Monthly Archives: December 2015

My wish for Yoga in 2016

It has certainly been an interesting year in the yoga world. We have seen an unprecedented rise in the selfie craze, commercialized yoga websites, and disturbing trends of mixing alcohol with yoga practice.

In all this craziness, some good has come out of it. There are more people than ever practicing some form of yoga and the practice has been absorbed into mainstream Western culture. And there is more access to yoga information now than in any other time in history. You can simply find and read the main yogic texts online from where you are sitting without paying a dime.

That is both good and bad. Because information is now so readily available, we tend to assign less value to it. There used to be a time when knowledge and information was something you had to work hard to get. The trick was that when the information was obtained, the actual information did not matter as much as the process to get it. It is one thing to gloss over the Patanjali Yoga Sutras, but another to commit them to memory in Sanskrit.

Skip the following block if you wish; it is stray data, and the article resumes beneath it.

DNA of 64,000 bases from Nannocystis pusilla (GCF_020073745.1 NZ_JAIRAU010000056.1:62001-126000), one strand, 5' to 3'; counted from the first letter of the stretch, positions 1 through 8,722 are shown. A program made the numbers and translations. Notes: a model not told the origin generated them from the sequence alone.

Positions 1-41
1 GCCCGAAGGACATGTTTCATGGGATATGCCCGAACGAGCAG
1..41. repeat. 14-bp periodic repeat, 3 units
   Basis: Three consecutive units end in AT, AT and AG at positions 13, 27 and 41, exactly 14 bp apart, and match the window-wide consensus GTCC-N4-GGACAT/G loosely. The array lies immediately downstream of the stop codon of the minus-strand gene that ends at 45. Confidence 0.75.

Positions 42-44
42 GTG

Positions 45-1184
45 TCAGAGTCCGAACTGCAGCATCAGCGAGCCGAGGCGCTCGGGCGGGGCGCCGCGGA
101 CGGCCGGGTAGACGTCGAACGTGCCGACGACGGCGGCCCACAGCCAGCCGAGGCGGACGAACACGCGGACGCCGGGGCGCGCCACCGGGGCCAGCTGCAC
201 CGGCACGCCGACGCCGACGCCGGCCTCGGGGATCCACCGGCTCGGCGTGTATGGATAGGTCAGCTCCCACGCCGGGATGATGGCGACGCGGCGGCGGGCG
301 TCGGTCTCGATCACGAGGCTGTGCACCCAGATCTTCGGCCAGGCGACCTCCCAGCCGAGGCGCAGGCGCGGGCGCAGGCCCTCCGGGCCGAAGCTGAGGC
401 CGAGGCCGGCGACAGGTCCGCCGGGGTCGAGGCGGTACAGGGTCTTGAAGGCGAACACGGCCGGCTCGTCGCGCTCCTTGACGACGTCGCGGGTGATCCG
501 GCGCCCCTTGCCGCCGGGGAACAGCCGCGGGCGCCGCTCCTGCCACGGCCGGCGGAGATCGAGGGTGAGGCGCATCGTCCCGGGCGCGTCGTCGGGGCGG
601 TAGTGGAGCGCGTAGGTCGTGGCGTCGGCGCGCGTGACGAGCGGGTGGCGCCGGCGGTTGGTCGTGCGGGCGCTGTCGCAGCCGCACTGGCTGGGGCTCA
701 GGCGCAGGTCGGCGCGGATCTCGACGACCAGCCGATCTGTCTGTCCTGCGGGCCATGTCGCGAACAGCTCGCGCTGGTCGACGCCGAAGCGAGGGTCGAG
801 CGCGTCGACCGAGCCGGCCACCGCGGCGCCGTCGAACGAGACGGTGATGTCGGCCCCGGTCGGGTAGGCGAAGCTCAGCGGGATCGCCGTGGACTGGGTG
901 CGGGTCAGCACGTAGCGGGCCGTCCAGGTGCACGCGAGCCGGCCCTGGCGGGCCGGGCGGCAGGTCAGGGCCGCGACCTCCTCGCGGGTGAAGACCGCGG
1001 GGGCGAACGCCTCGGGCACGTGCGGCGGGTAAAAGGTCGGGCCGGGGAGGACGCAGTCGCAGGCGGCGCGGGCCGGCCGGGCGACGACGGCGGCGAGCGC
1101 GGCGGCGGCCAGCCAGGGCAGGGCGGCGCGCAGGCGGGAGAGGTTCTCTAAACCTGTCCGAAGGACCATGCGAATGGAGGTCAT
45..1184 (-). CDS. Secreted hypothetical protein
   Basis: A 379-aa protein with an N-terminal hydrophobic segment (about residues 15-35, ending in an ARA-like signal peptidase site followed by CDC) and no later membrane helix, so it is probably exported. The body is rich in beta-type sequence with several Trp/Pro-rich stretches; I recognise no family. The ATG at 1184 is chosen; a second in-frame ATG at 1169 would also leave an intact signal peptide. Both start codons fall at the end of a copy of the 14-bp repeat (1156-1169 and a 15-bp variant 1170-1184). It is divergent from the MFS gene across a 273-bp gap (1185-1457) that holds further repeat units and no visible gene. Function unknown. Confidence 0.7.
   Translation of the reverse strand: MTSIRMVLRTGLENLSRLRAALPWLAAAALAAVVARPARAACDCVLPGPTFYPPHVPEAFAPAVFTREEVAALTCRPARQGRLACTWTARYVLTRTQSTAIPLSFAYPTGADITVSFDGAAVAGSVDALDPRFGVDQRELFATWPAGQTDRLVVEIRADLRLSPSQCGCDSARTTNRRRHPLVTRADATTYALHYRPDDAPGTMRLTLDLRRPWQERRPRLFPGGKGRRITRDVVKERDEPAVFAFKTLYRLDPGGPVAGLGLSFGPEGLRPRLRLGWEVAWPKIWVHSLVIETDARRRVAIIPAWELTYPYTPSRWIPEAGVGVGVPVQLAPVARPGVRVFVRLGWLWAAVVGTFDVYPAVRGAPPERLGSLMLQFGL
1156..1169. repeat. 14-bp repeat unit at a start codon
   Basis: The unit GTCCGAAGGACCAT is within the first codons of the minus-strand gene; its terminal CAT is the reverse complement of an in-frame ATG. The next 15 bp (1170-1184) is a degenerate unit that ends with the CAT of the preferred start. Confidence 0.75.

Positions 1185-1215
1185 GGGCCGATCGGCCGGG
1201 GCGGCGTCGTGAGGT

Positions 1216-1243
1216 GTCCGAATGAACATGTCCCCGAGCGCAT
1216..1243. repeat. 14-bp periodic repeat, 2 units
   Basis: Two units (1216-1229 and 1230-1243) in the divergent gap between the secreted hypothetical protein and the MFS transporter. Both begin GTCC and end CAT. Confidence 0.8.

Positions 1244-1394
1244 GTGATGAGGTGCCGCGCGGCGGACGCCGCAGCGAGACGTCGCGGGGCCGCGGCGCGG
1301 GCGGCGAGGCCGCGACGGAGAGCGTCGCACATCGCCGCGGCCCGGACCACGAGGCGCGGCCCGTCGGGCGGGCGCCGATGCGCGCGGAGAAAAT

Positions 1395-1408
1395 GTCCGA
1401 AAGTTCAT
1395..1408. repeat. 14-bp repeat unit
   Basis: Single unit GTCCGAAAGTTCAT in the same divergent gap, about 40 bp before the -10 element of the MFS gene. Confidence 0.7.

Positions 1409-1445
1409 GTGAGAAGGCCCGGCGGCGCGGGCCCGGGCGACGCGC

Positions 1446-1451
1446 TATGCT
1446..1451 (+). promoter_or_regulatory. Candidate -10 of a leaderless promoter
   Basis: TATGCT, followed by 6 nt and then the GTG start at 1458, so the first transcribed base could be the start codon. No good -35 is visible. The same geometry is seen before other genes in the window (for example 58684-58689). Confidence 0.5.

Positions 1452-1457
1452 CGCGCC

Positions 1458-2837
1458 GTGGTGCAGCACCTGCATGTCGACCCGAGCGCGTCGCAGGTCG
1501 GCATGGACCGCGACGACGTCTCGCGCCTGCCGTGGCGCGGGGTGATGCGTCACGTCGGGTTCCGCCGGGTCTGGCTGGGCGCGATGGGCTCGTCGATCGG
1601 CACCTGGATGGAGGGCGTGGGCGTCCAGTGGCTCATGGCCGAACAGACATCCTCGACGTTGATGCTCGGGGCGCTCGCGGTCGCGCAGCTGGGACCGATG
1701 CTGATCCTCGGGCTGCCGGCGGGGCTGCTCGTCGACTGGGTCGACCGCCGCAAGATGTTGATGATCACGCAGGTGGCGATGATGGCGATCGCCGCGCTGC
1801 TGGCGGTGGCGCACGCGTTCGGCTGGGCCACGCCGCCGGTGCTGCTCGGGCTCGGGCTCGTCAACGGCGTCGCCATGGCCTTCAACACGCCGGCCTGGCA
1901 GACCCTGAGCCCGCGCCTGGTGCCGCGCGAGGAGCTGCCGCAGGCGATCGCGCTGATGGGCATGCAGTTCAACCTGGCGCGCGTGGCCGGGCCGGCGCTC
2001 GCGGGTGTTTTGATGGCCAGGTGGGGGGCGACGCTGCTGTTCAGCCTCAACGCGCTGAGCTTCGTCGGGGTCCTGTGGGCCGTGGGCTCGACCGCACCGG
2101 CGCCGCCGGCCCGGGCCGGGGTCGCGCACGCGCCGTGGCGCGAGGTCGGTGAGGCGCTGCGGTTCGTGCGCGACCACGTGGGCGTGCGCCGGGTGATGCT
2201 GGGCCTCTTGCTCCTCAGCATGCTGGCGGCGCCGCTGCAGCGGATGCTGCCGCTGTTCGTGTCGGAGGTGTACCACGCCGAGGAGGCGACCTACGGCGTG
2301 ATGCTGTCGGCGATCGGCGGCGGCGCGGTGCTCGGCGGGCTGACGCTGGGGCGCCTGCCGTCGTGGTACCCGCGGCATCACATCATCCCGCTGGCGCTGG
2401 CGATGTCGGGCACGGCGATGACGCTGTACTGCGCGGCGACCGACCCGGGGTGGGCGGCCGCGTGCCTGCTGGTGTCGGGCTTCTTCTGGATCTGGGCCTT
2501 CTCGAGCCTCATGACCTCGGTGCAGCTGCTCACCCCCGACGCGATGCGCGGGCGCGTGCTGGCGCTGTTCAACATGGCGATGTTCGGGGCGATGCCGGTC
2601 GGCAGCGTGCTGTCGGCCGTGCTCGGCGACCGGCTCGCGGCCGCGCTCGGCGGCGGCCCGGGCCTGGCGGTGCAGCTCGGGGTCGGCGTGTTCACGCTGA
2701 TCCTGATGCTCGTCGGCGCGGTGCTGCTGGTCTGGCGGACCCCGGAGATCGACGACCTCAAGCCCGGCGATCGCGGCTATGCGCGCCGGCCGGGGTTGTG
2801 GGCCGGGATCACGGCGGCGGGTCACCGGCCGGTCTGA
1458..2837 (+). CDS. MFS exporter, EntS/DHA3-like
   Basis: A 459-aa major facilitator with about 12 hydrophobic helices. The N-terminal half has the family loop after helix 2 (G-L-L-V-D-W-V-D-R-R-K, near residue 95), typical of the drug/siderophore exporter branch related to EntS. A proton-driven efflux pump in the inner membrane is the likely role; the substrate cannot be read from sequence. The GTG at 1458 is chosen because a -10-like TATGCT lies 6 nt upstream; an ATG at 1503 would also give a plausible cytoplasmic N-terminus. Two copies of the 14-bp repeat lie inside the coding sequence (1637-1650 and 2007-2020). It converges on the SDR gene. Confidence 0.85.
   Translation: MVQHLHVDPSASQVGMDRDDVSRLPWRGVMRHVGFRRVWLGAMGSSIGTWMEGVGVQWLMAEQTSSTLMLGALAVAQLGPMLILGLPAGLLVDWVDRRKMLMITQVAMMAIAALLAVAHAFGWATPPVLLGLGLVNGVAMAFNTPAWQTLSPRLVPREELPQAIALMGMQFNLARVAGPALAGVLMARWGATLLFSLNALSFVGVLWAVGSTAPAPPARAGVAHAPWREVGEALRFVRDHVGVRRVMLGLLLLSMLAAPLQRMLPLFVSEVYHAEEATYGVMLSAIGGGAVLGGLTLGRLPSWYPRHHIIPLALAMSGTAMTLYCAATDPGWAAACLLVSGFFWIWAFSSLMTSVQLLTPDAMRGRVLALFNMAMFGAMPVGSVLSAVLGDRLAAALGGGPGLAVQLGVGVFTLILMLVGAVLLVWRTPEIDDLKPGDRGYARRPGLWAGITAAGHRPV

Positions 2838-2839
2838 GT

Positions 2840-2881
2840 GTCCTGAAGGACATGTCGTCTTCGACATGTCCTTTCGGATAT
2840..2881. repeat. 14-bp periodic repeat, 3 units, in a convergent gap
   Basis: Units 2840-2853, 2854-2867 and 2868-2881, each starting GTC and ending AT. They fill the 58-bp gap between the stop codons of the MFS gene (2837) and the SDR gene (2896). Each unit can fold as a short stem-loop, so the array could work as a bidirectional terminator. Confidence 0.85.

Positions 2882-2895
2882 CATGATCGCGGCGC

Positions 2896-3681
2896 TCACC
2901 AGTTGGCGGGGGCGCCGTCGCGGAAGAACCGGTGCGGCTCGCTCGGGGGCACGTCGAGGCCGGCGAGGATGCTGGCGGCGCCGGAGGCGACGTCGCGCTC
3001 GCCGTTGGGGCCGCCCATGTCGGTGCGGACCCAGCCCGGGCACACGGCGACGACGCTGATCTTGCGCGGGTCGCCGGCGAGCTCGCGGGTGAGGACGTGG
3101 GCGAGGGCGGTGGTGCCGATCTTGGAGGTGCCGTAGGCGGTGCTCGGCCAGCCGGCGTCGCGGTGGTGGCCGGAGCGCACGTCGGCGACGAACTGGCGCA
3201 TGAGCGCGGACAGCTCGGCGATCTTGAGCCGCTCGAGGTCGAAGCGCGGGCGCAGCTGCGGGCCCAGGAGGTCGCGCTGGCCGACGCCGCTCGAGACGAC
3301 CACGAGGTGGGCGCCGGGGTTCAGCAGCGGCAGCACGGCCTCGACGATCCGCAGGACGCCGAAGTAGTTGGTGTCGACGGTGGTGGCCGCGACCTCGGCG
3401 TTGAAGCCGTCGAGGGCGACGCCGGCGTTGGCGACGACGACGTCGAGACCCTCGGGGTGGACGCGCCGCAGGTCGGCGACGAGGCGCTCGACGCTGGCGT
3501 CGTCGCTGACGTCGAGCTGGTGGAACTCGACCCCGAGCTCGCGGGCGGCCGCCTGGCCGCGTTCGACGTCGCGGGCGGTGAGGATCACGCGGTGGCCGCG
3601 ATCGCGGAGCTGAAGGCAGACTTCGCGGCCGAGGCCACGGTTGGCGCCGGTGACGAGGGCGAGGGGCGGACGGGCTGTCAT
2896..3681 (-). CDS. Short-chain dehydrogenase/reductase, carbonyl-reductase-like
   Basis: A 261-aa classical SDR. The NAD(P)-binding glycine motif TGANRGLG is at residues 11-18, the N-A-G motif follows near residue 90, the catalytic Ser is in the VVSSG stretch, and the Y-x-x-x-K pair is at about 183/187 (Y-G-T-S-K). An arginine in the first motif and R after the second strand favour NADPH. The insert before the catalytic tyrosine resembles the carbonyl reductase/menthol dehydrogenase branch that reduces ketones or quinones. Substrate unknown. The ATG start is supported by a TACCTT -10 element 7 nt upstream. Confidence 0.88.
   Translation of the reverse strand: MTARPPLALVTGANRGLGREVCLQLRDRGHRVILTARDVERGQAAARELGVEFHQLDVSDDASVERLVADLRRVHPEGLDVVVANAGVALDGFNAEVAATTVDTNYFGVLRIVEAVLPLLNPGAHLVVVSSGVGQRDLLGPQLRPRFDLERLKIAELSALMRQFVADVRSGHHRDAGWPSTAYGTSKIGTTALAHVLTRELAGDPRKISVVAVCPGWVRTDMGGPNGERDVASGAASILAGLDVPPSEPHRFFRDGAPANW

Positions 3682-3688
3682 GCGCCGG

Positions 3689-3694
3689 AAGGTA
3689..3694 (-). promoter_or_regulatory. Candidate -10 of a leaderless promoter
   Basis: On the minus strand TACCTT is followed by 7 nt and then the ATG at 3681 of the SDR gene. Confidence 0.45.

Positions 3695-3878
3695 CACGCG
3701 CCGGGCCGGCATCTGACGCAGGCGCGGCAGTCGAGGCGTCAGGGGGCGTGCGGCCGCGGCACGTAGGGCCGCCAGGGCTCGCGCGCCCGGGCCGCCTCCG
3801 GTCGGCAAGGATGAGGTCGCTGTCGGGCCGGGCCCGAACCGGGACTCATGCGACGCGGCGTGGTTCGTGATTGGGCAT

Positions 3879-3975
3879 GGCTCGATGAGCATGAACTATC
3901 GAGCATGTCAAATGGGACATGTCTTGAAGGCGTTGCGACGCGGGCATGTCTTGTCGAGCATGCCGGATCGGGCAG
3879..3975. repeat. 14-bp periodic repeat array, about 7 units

One of the authors I “grew up” with in my spiritual path was Carlos Casteneda. He has since drawn much criticism about being a sham. However, in my opinion his writings reflect the true hardships of what is needed to attain spiritual knowledge. He says:

A man goes to knowledge as he goes to war: wide-awake, with fear, with respect, and with absolute assurance. Going to knowledge or going to war in any other manner is a mistake, and whoever makes it might never live to regret it.